What is striking, Sheridan says is:

Bush’s view, as expressed in the speech, rests on three ideological tenets and a distinctive, coherent theory of history. The ideological tenets are that while wide variety of government forms are acceptable these a universal human desire for freedom and democracy. This desire is encoded in human nature, for as Bush put it, “no one is fit to be master, no one deserves to be a slave”.

According to Sheridan, the speech affirms freedom is not just an American virtue, but a universal human value, an inherent desire. The same might be said for human rights, for which there are more compelling practical measures as well as evidence of lack of virtue on the part of Administration policy, if not legal and constitutional tradition. Nonetheless, Bush proposes ” the bold ambition to support freedom all around the world . . .”

The idea of American exceptionalism, a nation founded in liberty, embodies not arrogance or narcissism, if that be an ingredient of arrogance, but idealism. Others are, in turns, fortunate and blighted by such an ideological position. There might be time to consider to be good may do wrong, as much as good intentions may build a road to hell. Such rhetoric, compelling on the surface, is more often than not, intrinsically simplistic and dangerous, especially as suggested it is to be taken seriously. This is not to say that democracy and freedom are not good of themselves, but they must stand in the sunlight, and not as shadows.

With such a doctrine, it comes as a surprise that American too are part of the global community, and their fate is bound up with the well being of others. September 11 was the point of difference, “a day of fire”. Even to suppose, a beginning in history, for which everything prior can be selectively remembered and forgotten, until history – as it usually does – remorselessly catches up with rhetoric. Not to be forgotten however is that “the crusade for freedom serves both US values and US interests.” And it is to be assumed, as so readily can be done, that the American values driving their interests, and that these values are the ones addressed.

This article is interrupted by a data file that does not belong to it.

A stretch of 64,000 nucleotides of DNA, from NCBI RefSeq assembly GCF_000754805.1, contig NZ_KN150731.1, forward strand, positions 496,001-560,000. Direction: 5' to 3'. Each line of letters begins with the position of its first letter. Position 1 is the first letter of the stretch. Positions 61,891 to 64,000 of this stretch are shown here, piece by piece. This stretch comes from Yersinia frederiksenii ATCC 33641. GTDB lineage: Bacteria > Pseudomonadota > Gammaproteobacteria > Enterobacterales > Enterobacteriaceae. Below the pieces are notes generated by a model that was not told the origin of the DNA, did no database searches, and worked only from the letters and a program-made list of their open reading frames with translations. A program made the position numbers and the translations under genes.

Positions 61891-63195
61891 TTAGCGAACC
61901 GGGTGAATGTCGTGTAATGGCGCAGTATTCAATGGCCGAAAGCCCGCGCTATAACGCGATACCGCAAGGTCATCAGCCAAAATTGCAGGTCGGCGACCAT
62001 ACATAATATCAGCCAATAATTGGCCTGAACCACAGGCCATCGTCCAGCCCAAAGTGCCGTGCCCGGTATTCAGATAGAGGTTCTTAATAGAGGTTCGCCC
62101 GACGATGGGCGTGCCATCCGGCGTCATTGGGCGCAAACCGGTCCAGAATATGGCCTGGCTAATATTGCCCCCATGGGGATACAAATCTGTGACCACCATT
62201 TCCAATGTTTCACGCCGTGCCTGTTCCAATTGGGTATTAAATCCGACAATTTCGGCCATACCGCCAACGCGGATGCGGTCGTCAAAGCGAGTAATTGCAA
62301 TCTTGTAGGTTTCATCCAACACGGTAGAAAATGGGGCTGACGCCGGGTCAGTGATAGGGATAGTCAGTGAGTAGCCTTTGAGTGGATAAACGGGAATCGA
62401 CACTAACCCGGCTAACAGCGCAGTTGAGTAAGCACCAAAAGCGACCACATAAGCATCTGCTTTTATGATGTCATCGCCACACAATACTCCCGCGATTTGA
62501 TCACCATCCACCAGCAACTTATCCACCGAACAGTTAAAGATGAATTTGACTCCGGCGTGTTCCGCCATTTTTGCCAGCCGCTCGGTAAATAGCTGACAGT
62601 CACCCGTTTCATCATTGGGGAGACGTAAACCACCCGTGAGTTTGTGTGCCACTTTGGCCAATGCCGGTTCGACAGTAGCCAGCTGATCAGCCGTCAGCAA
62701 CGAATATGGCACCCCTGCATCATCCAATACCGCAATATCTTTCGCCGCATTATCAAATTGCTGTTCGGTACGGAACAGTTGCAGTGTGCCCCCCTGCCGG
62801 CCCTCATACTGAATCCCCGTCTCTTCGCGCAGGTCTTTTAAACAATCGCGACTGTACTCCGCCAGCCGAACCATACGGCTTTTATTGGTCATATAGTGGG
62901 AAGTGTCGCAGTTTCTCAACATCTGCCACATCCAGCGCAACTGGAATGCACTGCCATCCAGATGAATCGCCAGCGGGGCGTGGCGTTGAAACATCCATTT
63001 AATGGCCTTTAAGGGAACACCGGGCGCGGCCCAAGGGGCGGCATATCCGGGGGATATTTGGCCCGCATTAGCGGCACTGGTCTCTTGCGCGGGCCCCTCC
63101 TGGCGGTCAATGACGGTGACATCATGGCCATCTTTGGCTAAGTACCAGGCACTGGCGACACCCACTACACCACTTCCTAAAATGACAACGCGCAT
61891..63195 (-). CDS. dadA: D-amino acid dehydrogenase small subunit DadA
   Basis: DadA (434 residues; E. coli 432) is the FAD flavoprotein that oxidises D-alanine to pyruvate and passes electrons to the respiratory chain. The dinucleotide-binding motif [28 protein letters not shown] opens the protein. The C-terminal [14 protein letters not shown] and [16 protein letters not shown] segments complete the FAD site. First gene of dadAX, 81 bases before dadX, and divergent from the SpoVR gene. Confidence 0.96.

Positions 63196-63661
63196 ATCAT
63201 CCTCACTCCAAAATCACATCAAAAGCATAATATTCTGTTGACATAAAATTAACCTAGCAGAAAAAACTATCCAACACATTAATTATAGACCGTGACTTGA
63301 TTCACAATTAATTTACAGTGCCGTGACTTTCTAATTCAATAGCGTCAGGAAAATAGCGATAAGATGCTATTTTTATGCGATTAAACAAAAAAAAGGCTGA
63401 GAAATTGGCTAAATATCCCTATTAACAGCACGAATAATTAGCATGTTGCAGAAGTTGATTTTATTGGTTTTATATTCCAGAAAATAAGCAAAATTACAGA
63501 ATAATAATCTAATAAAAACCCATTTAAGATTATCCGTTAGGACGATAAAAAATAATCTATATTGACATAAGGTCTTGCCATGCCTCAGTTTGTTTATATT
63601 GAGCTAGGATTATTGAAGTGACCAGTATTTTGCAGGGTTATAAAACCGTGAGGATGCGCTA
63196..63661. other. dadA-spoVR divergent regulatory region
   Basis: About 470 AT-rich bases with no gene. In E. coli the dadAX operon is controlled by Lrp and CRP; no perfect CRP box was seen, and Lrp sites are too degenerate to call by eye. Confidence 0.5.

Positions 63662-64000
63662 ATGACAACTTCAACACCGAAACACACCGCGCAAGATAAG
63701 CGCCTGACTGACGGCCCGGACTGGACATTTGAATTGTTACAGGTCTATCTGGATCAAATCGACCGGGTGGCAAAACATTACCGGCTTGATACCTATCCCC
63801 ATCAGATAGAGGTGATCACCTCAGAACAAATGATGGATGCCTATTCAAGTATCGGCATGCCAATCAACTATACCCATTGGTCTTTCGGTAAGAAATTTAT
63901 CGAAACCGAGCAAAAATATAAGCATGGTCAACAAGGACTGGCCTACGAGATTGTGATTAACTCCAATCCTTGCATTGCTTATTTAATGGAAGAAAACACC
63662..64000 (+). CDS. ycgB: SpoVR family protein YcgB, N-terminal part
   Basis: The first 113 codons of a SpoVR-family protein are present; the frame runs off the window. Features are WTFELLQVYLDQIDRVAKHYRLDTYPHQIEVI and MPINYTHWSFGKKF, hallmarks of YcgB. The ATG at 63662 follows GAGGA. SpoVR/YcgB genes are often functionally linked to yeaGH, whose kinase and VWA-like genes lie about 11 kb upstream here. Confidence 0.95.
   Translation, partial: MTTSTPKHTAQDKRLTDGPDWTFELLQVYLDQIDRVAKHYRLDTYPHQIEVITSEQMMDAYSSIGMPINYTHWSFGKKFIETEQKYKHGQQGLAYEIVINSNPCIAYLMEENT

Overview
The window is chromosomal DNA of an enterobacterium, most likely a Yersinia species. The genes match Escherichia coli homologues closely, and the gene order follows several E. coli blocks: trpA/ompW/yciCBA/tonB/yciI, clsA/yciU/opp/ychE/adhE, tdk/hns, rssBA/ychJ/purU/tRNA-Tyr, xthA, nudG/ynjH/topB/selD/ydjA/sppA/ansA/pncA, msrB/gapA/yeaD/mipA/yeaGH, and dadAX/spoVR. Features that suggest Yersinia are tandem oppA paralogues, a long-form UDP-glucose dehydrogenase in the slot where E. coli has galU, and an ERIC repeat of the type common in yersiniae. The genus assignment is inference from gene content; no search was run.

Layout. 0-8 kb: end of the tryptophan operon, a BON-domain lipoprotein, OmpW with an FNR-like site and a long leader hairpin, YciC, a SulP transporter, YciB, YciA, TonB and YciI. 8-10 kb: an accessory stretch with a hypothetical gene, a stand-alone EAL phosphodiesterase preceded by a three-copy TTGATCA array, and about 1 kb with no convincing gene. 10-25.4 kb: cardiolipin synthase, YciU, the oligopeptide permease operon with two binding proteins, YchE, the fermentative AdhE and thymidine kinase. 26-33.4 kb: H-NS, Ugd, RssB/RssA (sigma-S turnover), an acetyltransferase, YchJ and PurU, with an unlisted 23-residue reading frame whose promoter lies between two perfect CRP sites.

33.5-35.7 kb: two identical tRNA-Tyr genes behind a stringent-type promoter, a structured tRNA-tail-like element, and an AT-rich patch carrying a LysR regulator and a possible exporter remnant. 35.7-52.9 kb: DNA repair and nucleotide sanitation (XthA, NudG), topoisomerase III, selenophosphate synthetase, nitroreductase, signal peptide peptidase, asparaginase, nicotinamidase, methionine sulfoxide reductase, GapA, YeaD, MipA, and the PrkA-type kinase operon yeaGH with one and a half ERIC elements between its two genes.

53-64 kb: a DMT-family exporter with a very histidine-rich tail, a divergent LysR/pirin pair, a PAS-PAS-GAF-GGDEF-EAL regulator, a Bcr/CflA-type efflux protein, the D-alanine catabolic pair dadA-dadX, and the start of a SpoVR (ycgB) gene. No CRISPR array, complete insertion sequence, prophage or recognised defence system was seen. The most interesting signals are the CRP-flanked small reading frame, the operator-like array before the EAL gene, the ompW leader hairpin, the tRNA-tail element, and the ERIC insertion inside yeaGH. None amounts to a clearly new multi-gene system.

America had a “sabbatical” and ceased to be an actor on the world stage following the success of “the bloodly fight against Communism”. Assertions of dubious merit, expressed by a President or a journalist, hardly add up to a coherent theory of history.

As Sheridan observes rhetoric is not irrelevant. It shapes and rationalizes policy although:

The difficulty of interpretation is to know how Bush’s ambitions will translate into policy. Is this rhetoric a statement of aims to justify further money form Congress for Iraq and Afghanistan, or does it presage new action, not presumably on the Iraq scale, to export freedom to, say, Iran and North Korea?

Following his conversation with Richard Armitage, Sheridan identifies several lasting achievements of the first term, including the building of relationships with China and Japan, the defusing of the India and Pakistan nuclear confrontation, the ending of the anti-ballistic missile treaty with Russia, and the huge funds devoted to foreign aid. Nothing for example, about Kyoto.

Greg Sheridan is surely right that the second Bush Administration will be judged more than anything by the outcome in Iraq. And so will his good mates Tony Blair and John Howard.

"BUSH UNLEASHES THE DOGS OF FREEDOM" January 29, 2005

Posted by wmmbb in Uncategorized.
add a comment

First of all here is George Bush’s Second Inaugural Address.